I think now of the baroque, limestone townhouses which line the streets of Malta, featuring traditional, brightly painted, wooden balconies and roof terraces for entertaining friends. I think of the buzzing hub of Sliema, stepping away from shoppers to marvel at the iconic skyline, where the domes and spires of the capital city form a distinguishing and dramatic scene on the horizon. I dream of Valletta’s sepia streets and its vintage, Parisian-style store signs, of taking in the view from the bastions of the Upper Barakka Gardens and making a pit stop for coffee at the famous Café Cordina as the bells of St Paul’s Cathedral ring out and reverberate all around. To wander the narrow streets within the medieval walls of Mdina and hear the clip-clop of horses feet from the karozzin as locals and tourists alike head towards the Fontanella café for a slice of gateaux, before admiring the beautiful view from the height of this fortified silent city.
In 2016 I spent a whole month on the island, snapping up an irresistable deal from Easyjet Holidays which was unbelievably offering a price that would have been perfectly acceptable for a 1-2 week getaway. It was during this extended stay that I had the opportunity to feel like a local, avoiding some of the more touristy sites and living a simple existence. Saying hello to familiar faces on the street when popping out to buy fresh-from-the-oven pastizzi and purchasing fresh produce from the fruit and vegetable street vendor. Enjoying walks along the coastal promenades and spending time with the friends who had become so special to us. Revelling in Malta’s café culture (don’t miss La Crema Siciliana café in Balluta Bay and treat yourself to a sweet Sicilian cannoli), observing sunrises and sunsets from our balcony in St Julian’s Bay, and generally immersing oneself in Malta’s own edited edition of the Mediterranean lifestyle.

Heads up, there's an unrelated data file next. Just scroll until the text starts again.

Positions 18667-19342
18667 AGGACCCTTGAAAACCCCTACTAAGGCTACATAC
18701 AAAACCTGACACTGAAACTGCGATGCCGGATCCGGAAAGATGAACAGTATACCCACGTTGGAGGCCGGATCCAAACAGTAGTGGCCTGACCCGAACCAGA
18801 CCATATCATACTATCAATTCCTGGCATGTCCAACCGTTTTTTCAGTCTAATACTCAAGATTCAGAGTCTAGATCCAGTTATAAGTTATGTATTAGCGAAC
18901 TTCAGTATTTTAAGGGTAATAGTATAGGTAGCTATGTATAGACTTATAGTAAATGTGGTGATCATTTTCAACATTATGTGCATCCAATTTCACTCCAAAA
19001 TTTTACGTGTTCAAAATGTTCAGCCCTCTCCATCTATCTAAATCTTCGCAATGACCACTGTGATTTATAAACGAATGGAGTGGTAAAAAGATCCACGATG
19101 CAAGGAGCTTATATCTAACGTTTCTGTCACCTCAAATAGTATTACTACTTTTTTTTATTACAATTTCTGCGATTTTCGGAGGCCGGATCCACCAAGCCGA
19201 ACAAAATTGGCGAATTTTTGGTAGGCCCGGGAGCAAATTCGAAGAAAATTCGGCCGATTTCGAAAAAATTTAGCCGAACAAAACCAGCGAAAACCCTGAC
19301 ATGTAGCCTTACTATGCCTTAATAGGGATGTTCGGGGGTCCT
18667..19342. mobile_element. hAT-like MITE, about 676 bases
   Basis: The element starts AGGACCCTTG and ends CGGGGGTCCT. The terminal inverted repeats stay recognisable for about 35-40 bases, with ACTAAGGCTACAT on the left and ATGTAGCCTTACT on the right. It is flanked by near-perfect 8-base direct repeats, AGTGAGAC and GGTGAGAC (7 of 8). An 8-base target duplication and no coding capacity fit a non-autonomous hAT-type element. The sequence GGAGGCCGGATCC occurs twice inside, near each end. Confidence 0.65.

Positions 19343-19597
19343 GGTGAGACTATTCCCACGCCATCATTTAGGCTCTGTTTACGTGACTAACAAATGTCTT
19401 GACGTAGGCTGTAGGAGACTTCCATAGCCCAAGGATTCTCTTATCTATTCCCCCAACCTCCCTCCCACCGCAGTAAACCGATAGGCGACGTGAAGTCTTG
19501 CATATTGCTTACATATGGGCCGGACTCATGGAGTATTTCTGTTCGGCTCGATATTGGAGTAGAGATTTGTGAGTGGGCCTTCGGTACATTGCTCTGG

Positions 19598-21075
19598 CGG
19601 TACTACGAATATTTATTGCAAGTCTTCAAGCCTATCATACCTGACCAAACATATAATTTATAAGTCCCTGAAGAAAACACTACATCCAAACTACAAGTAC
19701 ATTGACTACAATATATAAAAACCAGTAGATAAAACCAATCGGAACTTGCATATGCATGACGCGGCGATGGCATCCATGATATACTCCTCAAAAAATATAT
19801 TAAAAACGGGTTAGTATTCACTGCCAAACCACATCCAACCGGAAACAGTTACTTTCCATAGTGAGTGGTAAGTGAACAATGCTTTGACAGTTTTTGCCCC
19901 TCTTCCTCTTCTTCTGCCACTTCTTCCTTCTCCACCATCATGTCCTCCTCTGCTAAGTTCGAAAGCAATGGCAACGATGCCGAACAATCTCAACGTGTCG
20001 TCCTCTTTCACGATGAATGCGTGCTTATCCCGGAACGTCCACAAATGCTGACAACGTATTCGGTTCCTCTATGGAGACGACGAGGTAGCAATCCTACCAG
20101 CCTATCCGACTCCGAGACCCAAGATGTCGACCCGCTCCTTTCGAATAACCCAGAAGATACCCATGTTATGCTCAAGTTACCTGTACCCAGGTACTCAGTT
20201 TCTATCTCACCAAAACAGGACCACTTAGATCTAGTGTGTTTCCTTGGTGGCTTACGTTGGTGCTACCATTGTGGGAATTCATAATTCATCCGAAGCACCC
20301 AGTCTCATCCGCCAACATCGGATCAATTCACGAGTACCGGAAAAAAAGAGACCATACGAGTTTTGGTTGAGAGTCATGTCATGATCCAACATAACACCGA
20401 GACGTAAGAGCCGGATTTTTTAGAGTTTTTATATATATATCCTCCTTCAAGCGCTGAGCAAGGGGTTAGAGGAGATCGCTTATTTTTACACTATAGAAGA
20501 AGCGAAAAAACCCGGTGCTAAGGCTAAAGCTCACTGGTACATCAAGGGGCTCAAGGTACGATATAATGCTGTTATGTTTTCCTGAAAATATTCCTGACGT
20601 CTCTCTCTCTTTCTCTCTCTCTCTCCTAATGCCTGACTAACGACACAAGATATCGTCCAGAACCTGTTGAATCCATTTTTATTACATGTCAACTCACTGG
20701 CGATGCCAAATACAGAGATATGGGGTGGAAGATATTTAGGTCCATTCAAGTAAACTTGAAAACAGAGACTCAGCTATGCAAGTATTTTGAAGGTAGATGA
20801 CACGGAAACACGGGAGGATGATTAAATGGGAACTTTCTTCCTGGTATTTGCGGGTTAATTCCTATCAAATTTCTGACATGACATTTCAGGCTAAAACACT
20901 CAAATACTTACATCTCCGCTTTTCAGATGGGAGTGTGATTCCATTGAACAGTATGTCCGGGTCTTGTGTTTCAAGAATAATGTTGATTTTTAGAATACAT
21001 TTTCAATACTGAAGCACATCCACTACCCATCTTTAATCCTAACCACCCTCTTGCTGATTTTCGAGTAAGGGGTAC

Malta really does have something for everyone. In Paceville you can enjoy Malta’s nightlife scene, after a day of diving off the rocky coastline and taking a boat ride through the Blue Grotto and other hidden caves and coves. Alternatively, head to the golden sands of Ghajn Tuffieha, an idyllic bay which is easily my favourite beach in Malta. The fishing village of Marsaxlokk is ideal for a lazy Sunday, where rainbow-coloured traditional boats called luzzu bob on the crystal blue water; there is a market to explore and a line of restaurants at the waters edge where you can enjoy freshly caught fish and other seafood with a glass of wine. At Ta’Qali crafts village, you can watch glassblowers making various vases, ornaments and other objects with Mdina glass, and see the production of delicate filigree jewellery. Malta has an extensive calendar of events too, which includes a fireworks festival, various traditional street feasts and celebrations, and music festivals such as DJ Annie Mac’s Lost and Found and Isle of MTV. I often think Malta is a bit like marmite; you either love it or you hate it. But in my opinion, the critics aren’t delving deep enough into the country’s soul or exploring widely enough to fully sample and understand what is on offer here. I encourage you to go and see for yourself!
Hotel Recommendation: https://www.cavalierihotel.com/
(Malta has many hotels to choose from, but this is where I mostly stay. I’ve also stayed in a lovely Airbnb before and there are plenty of these on offer across the island too).
Find out more about visiting Malta here.
[Please note all photos in this blog post are my own].